In a discussion of sources and previous studies on page 297 of Ten Hills Farm: The Forgotten History of Slavery in the North, C. S. Manegold wrote:
By contrast, the almost bizarre piece, “An ‘Animadversion’ upon a ‘Complaint’ against ‘the Petition’ of Belinda, an African Slave,” by Vincent Carretta, published in Early American Literature in 1997, left me literally speechless in the face of its errors of fact (he posits that Isaac Royall was “an American invention” cooked up as a “slur against the avariciousness, Jewishness, and royalist sympathies of the ‘master’”). I can only say here, what was he thinking?In fact, those phrases come from a previous paper by E. W. Pitcher that Carretta was quoting and refuting. Carretta’s two-page communication in the journal explained that Royall was a well-documented Medford slaveholder, and that Belinda’s original petition is preserved in the Massachusetts state archives. He stated, “The written account of Belinda’s petition [that the previous author doubted] is almost certainly fictionalized, but that does not render Belinda and her petition fictions.”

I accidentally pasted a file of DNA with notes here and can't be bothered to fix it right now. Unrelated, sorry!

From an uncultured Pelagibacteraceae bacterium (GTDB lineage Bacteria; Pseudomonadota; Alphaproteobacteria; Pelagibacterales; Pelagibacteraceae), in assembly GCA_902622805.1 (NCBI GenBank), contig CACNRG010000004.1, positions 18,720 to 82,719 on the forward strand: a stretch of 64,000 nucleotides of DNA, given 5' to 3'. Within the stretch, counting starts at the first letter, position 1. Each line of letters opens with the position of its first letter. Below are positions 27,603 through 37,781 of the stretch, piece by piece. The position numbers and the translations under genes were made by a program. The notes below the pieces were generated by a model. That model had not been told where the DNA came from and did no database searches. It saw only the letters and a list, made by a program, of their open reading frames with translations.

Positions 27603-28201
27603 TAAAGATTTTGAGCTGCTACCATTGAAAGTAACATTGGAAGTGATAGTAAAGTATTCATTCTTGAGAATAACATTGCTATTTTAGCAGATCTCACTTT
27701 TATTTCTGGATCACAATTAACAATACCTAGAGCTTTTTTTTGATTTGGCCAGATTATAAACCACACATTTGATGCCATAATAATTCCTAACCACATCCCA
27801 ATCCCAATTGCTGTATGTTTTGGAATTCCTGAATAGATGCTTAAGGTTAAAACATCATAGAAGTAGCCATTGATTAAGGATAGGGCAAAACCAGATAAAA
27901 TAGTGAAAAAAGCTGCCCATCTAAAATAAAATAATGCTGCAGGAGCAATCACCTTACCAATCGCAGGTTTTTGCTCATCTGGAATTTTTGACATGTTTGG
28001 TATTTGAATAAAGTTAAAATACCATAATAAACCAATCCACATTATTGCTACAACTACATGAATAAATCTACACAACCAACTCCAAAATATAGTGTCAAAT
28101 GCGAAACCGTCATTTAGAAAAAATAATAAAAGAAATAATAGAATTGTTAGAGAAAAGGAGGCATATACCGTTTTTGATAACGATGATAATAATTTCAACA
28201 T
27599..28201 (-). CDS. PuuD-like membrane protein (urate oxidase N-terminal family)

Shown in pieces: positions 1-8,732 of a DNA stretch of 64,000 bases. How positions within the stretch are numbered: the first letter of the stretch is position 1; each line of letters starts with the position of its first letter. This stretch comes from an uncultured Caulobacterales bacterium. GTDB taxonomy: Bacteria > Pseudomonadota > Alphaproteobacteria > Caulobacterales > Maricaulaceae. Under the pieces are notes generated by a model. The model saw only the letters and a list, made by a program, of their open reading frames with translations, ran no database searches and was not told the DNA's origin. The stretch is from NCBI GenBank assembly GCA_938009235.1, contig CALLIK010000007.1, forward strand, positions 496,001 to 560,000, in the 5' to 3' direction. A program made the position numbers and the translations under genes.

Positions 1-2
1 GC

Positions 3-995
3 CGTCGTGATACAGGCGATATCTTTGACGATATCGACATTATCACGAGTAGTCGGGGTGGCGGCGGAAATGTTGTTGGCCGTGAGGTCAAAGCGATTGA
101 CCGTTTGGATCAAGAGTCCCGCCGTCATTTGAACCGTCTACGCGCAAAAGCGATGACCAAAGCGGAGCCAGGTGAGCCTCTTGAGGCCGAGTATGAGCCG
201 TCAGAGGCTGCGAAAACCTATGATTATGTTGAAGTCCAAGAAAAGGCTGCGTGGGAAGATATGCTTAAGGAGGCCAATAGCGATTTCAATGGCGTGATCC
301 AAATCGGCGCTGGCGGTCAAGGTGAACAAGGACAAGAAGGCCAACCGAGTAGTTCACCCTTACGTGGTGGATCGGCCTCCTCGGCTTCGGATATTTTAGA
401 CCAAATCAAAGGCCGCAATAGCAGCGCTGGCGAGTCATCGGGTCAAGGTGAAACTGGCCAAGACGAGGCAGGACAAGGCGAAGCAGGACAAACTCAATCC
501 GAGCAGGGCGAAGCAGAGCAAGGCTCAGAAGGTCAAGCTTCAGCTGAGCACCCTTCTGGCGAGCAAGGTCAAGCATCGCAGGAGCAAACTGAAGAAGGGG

Criticizing someone for saying something he was actually quoting to debunk—that’s the sort of thing Mitt Romney does. Except I think Manegold made an honest mistake.
In fact, the previous paper was itself a response to an earlier paper by Joanne Braxton and Sharon M. Harris, so there were multiple levels to keep straight. For the record, this posting is my response to Manegold’s response to Carretta’s response to Pitcher’s response to Braxton and Harris.